With Intel pushing its weight around, where will that leave the little guys that I have been rooting for in this low power high density server space?

Source: Intel

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March 13, 2015 | 01:07 AM - Posted by pdjblum

Very interesting analysis with respect to how these new chips and intel will fare against arm and amd. Thanks.

March 13, 2015 | 02:19 AM - Posted by Tim Verry

Thanks. I feel like Intel keeps forcing AMD into a smaller and smaller corner of the server market. At some point AMD's increasingly focused/smaller niches will not be profitable and AMD will have to fight back or give up that space.

Right now, things are interesting because while Intel is working to get to lower power, ARM is working on moving upwards to higher power and more capable parts. Interesting times, IMO.

AMD is sort of doing their own thing right now and it's working for them but I worry how long Intel will leave them alone in this space. I will keep hope alive for AMD's next gen stuff hehe.

March 13, 2015 | 03:21 AM - Posted by Anonymous (not verified)

Im sure that fag boy from arm will tout the merits of ARM and let you know all about custom socs and how anyone who disagrees with him is just rooting for monopolies or something of that sort. And it will be at least 1000 words

March 13, 2015 | 10:29 AM - Posted by Anonymous (not verified)

Well AMD will have its Zen microarchitecture server SKUs arriving in 2016, and also Its K12 custom ARMv8 core microarchitecture. AMD's current Opteron server share is small compared to Intel's. AMD's Seattle Opteron and skybridge motherboards will have the advantage of having pin compatibility between ARM based and x86 based AMD processor CPU/APUs, that will equal savings for server businesses looking to get the most configurability out of their server motherboard investments. Being able to utilize the same motherboard for x86, and ARM based server deployments, via the dual use Skybridge motherboards will definitely be a plus, and allow for better utilization of server hardware resources. AMD needs to at least maintain enough server revenues to maintain a market presence until 2016 when Zen, and K12 arrive.

There will be much competition for the ARM based server market from other ARM competitors also, But AMD's Jim Keller has Talked about much sharing of ideas between the custom ARM(K12) and x86(Zen) design teams, so look for some interesting cross pollination of design features in AMDs new ARM and x86 products.

Intel will have to forgo some of its margins, if it really hopes to get a larger share of the low power server market, and the ARM server market is just in its formative stages. Intel's fab process node lead is shrinking, and most of the ARM based RISC designs are more/just as power efficient on a larger process node. So the closer to fab process node parity the competition gets the harder it will be for the CISC x86 designs to compete in the power usage metrics.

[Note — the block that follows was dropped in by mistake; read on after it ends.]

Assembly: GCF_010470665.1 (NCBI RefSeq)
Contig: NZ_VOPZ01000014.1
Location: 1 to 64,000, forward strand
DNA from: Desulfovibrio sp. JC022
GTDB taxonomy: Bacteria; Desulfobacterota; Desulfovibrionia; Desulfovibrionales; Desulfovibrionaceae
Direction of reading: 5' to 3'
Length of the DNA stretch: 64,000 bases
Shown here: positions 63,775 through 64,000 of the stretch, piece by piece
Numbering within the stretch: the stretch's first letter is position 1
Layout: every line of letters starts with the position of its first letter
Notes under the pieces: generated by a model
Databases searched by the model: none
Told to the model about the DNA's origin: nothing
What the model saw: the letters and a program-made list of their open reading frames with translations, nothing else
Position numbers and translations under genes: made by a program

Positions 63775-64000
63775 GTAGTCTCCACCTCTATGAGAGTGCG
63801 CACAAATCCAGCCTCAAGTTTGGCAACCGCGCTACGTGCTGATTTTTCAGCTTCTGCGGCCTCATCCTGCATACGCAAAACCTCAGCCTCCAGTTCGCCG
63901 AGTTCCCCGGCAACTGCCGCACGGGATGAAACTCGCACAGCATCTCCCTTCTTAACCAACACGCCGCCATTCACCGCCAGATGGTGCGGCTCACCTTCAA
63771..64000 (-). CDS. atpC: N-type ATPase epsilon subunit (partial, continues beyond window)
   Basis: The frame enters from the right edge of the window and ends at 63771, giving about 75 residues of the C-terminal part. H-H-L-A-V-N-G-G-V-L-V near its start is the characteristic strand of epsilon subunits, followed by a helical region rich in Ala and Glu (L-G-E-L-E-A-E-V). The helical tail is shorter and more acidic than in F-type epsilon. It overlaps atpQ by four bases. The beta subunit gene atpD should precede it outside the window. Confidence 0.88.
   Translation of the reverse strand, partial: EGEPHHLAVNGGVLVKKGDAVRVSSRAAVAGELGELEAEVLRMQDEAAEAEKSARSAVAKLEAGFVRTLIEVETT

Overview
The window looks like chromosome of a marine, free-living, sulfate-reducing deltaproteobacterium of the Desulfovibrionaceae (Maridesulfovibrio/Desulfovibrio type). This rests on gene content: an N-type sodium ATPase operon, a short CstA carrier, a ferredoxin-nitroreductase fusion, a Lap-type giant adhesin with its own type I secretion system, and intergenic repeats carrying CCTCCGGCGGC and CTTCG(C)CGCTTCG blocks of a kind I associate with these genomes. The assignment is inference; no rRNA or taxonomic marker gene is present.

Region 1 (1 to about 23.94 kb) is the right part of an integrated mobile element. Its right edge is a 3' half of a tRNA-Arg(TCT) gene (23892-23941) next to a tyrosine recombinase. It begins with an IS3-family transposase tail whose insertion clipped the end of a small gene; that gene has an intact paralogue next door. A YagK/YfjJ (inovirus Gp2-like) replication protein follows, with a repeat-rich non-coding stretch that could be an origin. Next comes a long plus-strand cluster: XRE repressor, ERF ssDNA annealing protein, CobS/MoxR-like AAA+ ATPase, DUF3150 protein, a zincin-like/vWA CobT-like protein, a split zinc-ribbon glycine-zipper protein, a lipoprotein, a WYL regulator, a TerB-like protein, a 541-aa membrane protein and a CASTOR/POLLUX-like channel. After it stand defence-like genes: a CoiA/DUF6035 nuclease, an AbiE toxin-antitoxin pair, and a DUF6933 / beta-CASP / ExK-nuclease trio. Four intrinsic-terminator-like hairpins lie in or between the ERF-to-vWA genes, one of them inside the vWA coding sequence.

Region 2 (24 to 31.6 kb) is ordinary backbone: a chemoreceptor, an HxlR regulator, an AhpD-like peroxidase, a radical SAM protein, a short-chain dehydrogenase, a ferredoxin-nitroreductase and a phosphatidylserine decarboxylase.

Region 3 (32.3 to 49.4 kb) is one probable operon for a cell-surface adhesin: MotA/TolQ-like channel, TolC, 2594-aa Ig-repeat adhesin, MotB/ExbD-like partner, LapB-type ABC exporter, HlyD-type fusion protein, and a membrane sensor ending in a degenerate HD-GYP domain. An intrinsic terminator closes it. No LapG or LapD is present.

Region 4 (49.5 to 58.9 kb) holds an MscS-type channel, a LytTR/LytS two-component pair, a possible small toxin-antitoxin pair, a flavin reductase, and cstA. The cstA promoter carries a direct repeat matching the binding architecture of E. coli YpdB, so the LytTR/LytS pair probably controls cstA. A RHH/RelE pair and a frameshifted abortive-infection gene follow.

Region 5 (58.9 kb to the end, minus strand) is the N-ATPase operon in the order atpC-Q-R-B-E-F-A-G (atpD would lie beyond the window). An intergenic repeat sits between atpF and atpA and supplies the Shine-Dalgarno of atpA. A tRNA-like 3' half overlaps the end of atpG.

AMD has also done some interesting design layout engineering with its x86 based Carrizo APUs, in that AMD has utilized its GPU layout design libraries in the layout of the Carrizo, and achieved a denser circuit packing on the current 28nm process node, this layout design, and the design libraries will allow AMD to be able to achieve denser/smaller server SKU designs among its x86 offerings, and this is probably applicable to use for the ARM designs also. Being able to pack server boxes more densely is and will be a big selling point in the high density server box designs that the server industry is moving to with the low power server designs.

AMD is not going to go down as easily as some people may think, and 2016 will be a pivotal year for AMD, one way or the other, but pivotal for sure. AMD's revenue outlooks for the custom console SKUs is looking good also with China opening up as a market for consoles that utilize AMD's SKUs. AMD's supposed death knell has been so continuously prophesized over the last decade that it holds very little weight. AMD is definitely not standing still and is actually doing some very creative and innovative engineering.

AMD has other revenue producing divisions, Sea Micoro, and SeaMicro server sales are not totally dependent on AMD's server SKUs alone, for sure there are SeaMicro customers using Intel SKUs, AND AMD will generate revenues none the less, regardless of the CPU SKUs utilized in its SeaMicro kit, the licensed Power8 products from OpenPower could give AMD some other ISA/IP SKUs with which to apply to their SeaMicro server business, and Give AMD a third option to go along with the ARM, and x86 options that AMD already has. The power8 designs in SeaMicro servers could be a sleeper style move, and allow AMD another entry into the super High end server/HPC market that will compete with the any of Intel's Xeon SKUs.